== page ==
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Responding to COVID-19: Vision from the frontlines

Updated: May 21

In Guwahati, a sprawling city on the Brahmaputra River in the Indian state of Assam, Sister Rose Paite has adapted her tailoring school in response to the looming threat of COVID-19 over surrounding slum and tea garden communities.

The school is normally run as a community development initiative, offering skills training to local women and children who are vulnerable to exploitation. But today, and in the weeks to come, it will be a COVID-19 mask-making centre.


Twenty-five women are stitching around 500 masks a day to be distributed throughout the slums of the region, where people live in precariously close proximity without access to drainage systems, running water or a fraction of the money needed for medical and sanitary supplies. Sister Rose has aimed the initiative to benefit domestic workers – a group in Indian society that suffers profound hardship and exploitation.


‘We are limited. If we could, we would reach out to the whole population. But for now we are reaching out to the most vulnerable. Because of the lockdown, domestic workers will have no work. No work means no money, and no money means no food or sanitation for them and the large families that they support. Many cannot read or write and do not have access to smartphones or any information about the virus. We hope that our message and masks will protect them.’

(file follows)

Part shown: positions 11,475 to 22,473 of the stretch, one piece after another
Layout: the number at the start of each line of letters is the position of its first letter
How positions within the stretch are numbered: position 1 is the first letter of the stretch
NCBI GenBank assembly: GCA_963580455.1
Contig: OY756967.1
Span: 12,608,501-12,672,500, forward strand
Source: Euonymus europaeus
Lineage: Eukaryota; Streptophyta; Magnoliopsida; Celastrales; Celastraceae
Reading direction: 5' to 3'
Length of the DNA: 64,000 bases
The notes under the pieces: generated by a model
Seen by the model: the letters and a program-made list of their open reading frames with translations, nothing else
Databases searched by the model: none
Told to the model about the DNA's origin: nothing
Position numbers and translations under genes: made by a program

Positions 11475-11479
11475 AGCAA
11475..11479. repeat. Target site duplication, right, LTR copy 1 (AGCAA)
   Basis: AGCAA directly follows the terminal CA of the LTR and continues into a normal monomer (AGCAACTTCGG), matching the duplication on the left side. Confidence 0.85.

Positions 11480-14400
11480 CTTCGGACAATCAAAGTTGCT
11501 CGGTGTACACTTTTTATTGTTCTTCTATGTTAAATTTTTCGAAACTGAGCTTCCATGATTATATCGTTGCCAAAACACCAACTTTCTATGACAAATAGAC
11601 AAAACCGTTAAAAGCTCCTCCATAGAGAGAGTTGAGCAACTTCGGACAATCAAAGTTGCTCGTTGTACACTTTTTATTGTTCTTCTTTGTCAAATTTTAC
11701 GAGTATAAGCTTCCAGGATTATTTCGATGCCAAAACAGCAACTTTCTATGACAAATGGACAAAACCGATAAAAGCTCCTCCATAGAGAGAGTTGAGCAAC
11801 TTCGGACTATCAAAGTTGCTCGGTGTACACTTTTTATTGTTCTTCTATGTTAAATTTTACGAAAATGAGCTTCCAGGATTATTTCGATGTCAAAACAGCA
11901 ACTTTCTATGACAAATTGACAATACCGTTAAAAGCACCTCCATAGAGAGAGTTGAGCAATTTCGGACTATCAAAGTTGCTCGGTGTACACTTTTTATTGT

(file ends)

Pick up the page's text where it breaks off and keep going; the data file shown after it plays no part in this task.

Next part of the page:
The masks’ principal benefit will be in nudging behavioural change. The sisters hope that they will sensitise people to the realities of the pandemic and encourage communities to be attentive to hygiene and social distancing wherever possible.


In response to the recent government-imposed lockdown, the sisters will rely on their access to neighbouring slums and their strong relationships with local authorities to continue to make these vital deliveries.


Like many in our network, Sister Rose and her right-hand women are responding to this pandemic from a context of immense scarcity, with vision and resilience. Sister Rose was proud to report that usually, masks in India cost about 300 rupees. By using volunteers and sourcing their own materials, the centre is able to make them for 20 rupees each (26 cents or 22 pence), with a target of 50 000 masks to reach 12 cities in the region.

Tove van Lennep, Manager of Frontline Advocacy

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